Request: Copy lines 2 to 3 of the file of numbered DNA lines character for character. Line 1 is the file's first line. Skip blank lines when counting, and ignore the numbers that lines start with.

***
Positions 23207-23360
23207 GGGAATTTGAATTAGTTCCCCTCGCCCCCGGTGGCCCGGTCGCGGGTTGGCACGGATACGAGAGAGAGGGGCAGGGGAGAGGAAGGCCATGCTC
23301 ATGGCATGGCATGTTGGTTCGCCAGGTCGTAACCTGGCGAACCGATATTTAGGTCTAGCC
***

23207 GGGAATTTGAATTAGTTCCCCTCGCCCCCGGTGGCCCGGTCGCGGGTTGGCACGGATACGAGAGAGAGGGGCAGGGGAGAGGAAGGCCATGCTC
23301 ATGGCATGGCATGTTGGTTCGCCAGGTCGTAACCTGGCGAACCGATATTTAGGTCTAGCC